Again, my goal is not to discourage you - in fact, it's to help prevent yourself from getting discouraged if this doesn't go the way you intended. Regardless of whether you "succeed" with this game as it stands, or not, you're gaining experience and getting valuable practice, so there is definitely some benefit either way.

4. ok.. made them into structure... so far Im doing the checking for collision only for the block going down. but results is something weird.

Code:
```#include <stdio.h>
#include <stdlib.h>
#include <stdbool.h>

#define ROW 15
#define COLUMN 15

typedef struct
{
char sblock;
char pblock;
}block;

void gameboard(block b[ROW][COLUMN])
{
int r, c;

for(r = -1; r <= ROW; r++)
{
for(c = -1; c  <= COLUMN; c++)
{
if(r == -1 || r == ROW || c == -1 || c == COLUMN)
{
putchar('*');
putchar(' ');
}
else
{
if (b[r][c].sblock=='X')
putchar(b[r][c].sblock);
else if (b[r][c].pblock=='X')
putchar(b[r][c].pblock);
else
putchar(b[r][c].sblock);
putchar(' ');
}
}

putchar('\n');
}
}

void assignblocks(block b[ROW][COLUMN])
{
int rol,col;
srand( (unsigned) time(NULL));

for (col = 6;col<9;col++)

{
b[0][col].sblock = rand()%2;
if (b[0][col].sblock == 1)
{
b[0][col].sblock= 'X';
}

}
printf("\n");

for (col = 6;col<9;col++)
{
b[1][col].sblock = rand()%2;
if (b[1][col].sblock == 1)
{
b[1][col].sblock= 'X';

}
}
b[1][7].sblock='X';
printf("\n");

for (col = 6;col<9;col++)
{
b[2][col].sblock = rand()%2;
if (b[2][col].sblock == 1)
{
b[2][col].sblock = 'X';
}
}
}

void movement (block b[ROW][COLUMN])
{
char input;
int rw,cln;

do
{
scanf(" %c",&input);

if (input == '4')
{
for (rw=0;rw<16;rw++)
for (cln=0;cln<16;cln++)
if (b[rw][cln].sblock == 'X')
{
b[rw][cln-1].sblock='X';
b[rw][cln].sblock=' ';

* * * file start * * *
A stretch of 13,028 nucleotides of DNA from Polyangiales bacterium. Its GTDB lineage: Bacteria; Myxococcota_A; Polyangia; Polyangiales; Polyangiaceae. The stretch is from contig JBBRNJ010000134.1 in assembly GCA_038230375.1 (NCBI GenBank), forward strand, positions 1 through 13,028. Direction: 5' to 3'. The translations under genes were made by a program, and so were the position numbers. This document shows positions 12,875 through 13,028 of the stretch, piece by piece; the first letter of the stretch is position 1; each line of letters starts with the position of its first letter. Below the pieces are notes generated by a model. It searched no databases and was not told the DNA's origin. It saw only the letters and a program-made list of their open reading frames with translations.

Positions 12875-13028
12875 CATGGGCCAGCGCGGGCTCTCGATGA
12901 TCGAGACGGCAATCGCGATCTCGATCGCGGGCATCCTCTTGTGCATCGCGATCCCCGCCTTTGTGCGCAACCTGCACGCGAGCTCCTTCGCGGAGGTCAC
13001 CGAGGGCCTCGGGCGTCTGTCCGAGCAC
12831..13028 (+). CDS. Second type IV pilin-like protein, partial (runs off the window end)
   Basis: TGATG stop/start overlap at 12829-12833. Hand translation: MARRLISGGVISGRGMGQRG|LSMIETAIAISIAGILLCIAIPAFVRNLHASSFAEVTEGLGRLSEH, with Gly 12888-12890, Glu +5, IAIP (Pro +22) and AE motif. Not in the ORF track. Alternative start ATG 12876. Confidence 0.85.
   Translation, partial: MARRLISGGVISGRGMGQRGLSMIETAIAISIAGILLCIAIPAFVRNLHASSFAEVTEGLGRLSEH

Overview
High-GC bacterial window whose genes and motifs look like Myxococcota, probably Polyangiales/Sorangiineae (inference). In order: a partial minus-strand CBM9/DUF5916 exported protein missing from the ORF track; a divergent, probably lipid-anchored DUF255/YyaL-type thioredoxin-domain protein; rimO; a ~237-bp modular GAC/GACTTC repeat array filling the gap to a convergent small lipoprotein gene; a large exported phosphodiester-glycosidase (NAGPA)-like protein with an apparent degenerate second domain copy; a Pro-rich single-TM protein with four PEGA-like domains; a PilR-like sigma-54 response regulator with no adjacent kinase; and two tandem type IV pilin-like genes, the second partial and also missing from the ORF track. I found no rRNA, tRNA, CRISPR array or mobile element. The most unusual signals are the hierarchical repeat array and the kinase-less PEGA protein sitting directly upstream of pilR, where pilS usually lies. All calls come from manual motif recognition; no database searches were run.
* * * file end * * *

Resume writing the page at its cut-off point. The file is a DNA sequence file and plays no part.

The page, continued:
}
}

if (input == '6')
for (rw=15;rw>-1;rw--)
for (cln=15;cln>-1;cln--)
if (b[rw][cln].sblock == 'X')
{
b[rw][cln+1].sblock='X';
b[rw][cln].sblock=' ';
}

if (input == '8')
for (rw=15;rw>-1;rw--)
for (cln=15;cln>-1;cln--)

if (b[rw][cln].sblock == 'X')
{
b[rw+1][cln].sblock='X';
b[rw][cln].sblock=' ';
}
if (b[15][cln].sblock=='X') /*here i will put the 'X' into the p.block so that it does not interfere with the moving when i have another block.*/

{
b[rw][cln].sblock=' ';
b[rw][cln].pblock='X';
printf("ok");
}

if (input == '2')
{

}

}while(input != '2' && input != '4' && input != '6' && input != '8');

}

int main(void)
{
block box[ROW][COLUMN];
char name[20] ="AAA" ;
int x,y;
bool end = false;

printf("*************Tetris Game*************\n");
scanf("%s", &name);
printf("Player Name:%s\n", name);
printf("ok\n");
for(x=0; x<15; x++)
{
for(y=0; y<15; y++)
{
box[x][y].sblock = ' ';
box[x][y].pblock = ' ';
}
}

assignblocks(box);

do
{
printf("\n\n*************Tetris Game*************\n");
printf("Player Name:%s\n", name);

gameboard(box);

movement(box);

}while (end == false);

return 0;
}```

5. I think you haven't understood Matticus' main point:

Originally Posted by Matticus
Each piece that enters the game board should be represented by an object separate from the game board (structures would be good for this task).
As far as I understand your code, you have still just one big gameboard and no separate pieces.

Originally Posted by Alexius Lim
so far Im doing the checking for collision only for the block going down. but results is something weird.
You need to be more specific than "results is something weird" if you want some help.

Bye, Andreas

6. Can i ask how long have u been into programming C?

7. i've started learning C about a year ago.

But I've written my first small programs in BASIC on a C64, so I know a little bit about programming in general.

Bye, Andreas

8. In the movement function, at least, you're off by at least 1 in your loops. You've got block box[ROW][COLUMN], but then you hard code boundaries for some reason.

Code:
```for (rw=0;rw<16;rw++)
for (cln=0;cln<16;cln++)
if (b[rw][cln].sblock == 'X')
{
b[rw][cln-1].sblock='X';
b[rw][cln].sblock=' ';
}```
if ROW and COLUMN are 15, then where ever you've hard coded or set a variable so that it winds up being 15 or more, it will be out of bounds. Use the ROW and COLUMN constants in these loops - that's why you defined them. For example,

Code:
```for(rw = ROW - 1; rw >= 0; --rw)
for(cln = COLUMN - 1; cln >= 0; --cln)
or

for(rw = 0; rw < ROW; ++rw)
for(cln = 0; cln < COLUMN; ++cln)```

9. You have not implemented the advice regarding coordinates - it was suggested that your struct should contain xPos and yPos valriables. Also in your main() function move the loops into a seperate InitBoard() function